Q7: As teenagers we hear our parents tell us all the time not to do intense workouts because our bodies are still growing and we could hurt ourselves. At what level should we workout to maintain a fit, healthy body but not overdue it?

A: I can understand their concern but what about the downsides of being inactive?  That is more unhealthy than ‘pushing yourself’.  But yes you must not do too much too soon.  A healthy lifestlye and exercise habit doesn’t happen over night.  Some people try to do too much too soon, and approach fitness as an all or nothing type of thing.  Listen to your body! This is why it is so important to listen to your gym teacher, health teacher or personal trainer to learn the proper way to exercise, and how much (or little) you should be doing.  Yes our bodies are still growing but the sooner we get in the habit of exercising daily and eating healthy the easier it will become as we get older. Everyone’s level of fitness (and interest in fitness) is different so there is no ‘one size fits all’ answer for your question about what level should we train at.

Q8: With a busy schedule and not a lot of time to properly workout, what is another good way to stay fit without having to workout everyday?

A: Start small! So if you’re not currently working out at all aim for 3 short (20-30 minute) workouts per week.  Once that becomes easy, you can either extend your workouts (45-60 minutes now) or add another day.  You don’t have to exercise every single day to stay fit, the most important thing is that you try to move at least 3 days a week, eventually aiming for 5 days a week.  And if you’re really having a hard time finding time to workout, you may want to sit down and figure out what you’re spending so much time doing.  Maybe you could cut sometime out, or spend less time watching tv/checking facebook/etc and make an appointment with yourself/set time aside to exercise as often as you can!


Q9: My two questions for Leslie would be: What would be some recommendations you would give to help find motivation to get more physical activity as a teen? What would you recommend to eat before doing some of the exercises you suggested?

A: Check out this blog post

 Make friends with someone who loves to exercise and that you enjoy spending time with! Setting up an appointment with a friend (or personal trainer) to exercise will make you more likely to do it!  Or figure out what type of physical activity you enjoy doing the most and make sure to do that more often (going for walks, playing catch, riding a bike, playing a sport, doing an exercise class, etc)  If you don’t enjoy what you’re doing then you’ll be less likely to do it, right? And for recommendations on what to eat, aim to eat as much fresh REAL food you can! So when you’re in the grocery store with your parents (or when you go yourself) make sure you do the majority of your shopping on the outside of the grocery store.  Lots of fresh fruits and vegetables, eggs, meats, nuts, whole grains and other unprocessed foods.  Before a workout, a light snack is best (nuts with piece of fruit, half a protein bar, a slice of toast with all natural peanut butter, greek yogurt or cottage cheese with fruit, are some examples!)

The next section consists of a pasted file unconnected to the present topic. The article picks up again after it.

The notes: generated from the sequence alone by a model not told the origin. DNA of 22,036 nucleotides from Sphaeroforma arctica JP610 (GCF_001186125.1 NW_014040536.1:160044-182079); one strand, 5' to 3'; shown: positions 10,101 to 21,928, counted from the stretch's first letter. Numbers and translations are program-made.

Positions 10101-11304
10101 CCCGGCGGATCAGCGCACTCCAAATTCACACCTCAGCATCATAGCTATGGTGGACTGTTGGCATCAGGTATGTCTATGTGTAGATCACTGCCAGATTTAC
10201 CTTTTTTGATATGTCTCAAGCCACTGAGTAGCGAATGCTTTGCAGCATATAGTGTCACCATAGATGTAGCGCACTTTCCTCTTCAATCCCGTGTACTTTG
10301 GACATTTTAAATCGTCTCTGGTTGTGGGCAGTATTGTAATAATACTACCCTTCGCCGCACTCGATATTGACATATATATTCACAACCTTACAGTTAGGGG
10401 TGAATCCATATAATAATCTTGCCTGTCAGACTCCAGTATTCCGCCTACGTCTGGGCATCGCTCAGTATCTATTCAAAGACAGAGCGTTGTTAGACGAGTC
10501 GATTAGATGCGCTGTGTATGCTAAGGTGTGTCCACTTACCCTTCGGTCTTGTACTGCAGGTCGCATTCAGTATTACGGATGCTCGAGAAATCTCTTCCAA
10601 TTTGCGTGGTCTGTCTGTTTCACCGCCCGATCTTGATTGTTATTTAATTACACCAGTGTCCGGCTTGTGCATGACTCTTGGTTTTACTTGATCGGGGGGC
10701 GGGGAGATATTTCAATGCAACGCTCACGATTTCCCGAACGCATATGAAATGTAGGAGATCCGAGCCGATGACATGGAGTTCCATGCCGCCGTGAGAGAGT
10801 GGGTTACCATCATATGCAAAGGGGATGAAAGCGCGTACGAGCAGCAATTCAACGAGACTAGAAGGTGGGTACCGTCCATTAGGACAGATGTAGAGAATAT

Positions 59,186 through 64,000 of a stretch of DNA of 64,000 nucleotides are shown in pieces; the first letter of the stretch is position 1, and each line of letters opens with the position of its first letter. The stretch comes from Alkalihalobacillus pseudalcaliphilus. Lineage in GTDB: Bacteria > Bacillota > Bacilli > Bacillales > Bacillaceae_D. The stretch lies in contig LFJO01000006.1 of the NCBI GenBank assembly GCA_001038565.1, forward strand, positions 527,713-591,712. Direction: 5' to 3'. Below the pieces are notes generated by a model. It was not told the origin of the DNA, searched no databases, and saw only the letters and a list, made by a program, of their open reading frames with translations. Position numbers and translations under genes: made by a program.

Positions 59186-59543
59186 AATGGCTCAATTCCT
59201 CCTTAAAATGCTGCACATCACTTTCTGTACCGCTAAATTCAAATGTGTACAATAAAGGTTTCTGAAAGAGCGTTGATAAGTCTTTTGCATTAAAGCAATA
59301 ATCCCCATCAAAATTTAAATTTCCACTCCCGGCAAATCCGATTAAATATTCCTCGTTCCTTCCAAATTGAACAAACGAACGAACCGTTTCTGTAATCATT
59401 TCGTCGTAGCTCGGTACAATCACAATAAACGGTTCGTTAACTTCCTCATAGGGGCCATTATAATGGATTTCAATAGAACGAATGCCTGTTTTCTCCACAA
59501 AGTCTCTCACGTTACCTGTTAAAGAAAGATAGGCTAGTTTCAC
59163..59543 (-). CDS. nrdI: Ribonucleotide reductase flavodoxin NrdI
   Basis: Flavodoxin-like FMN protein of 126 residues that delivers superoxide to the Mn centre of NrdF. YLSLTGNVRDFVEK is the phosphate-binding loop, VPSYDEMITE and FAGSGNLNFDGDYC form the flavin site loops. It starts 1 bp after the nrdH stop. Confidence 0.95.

Q10: What type of vigorous aerobic exercises would you suggest during the winter time since a lot of them are outdoor activities that are enjoyable during the summer time?

A: There are lots! Downhill or cross country skiing, winter running is fun (bundle up and slow down so you don’t slip), snow shoeing, ice skating, sledding (sliding down is fun and then running back up the hill is a workout), or take your workout inside! Do an exercise DVD in your living room or join a gym!  There are so many cardio/aerobics classes to choose from!

Q11: What is the best meal to eat after a vigorous aerobic exercise such as soccer?

A: Hmmm well what do you like to eat? Eat that!  The benefit of the post workout meal is that your body needs to replenish what you burned off and it will absorb most of what you eat after your workout.  Preferably a balanced meal with a healthy portion/source of carbs (whole grain bread, pasta or rice, potatoes, fruit) and 1 serving of protein (chicken, beef, fish, pork, etc) and lots of veggies! Always remember you are what you eat, so if you choose junk food, take out or fast food you will not be getting any nutritional benefits from the over processed foods.  Choose fresh foods because you’re worth it and your body will thank you for it! If you’re really strapped for time and starving after your sport/game you can always grab a protein drink or protein bar after your workout to hold you over until you get home to have dinner later.


Q12: My first question for Leslie is, when I’m at the gym I do a mixture of cardio and weight training, but I’m never sure if I should be alternating or doing one first and the other after to get the best results?

A: Here is a blog post  I wrote that might help answer your question…

My advice would be to warm up with about 5-10 minutes of cardio, then do your weight training and if you want to do more cardio I would do it after your weights.  There is no right or wrong way/day/time to do cardio, as long as you do cardio 3-4 times a week for at least 30 minutes (on your day off from weights, after your weight workout, it doesn’t matter!)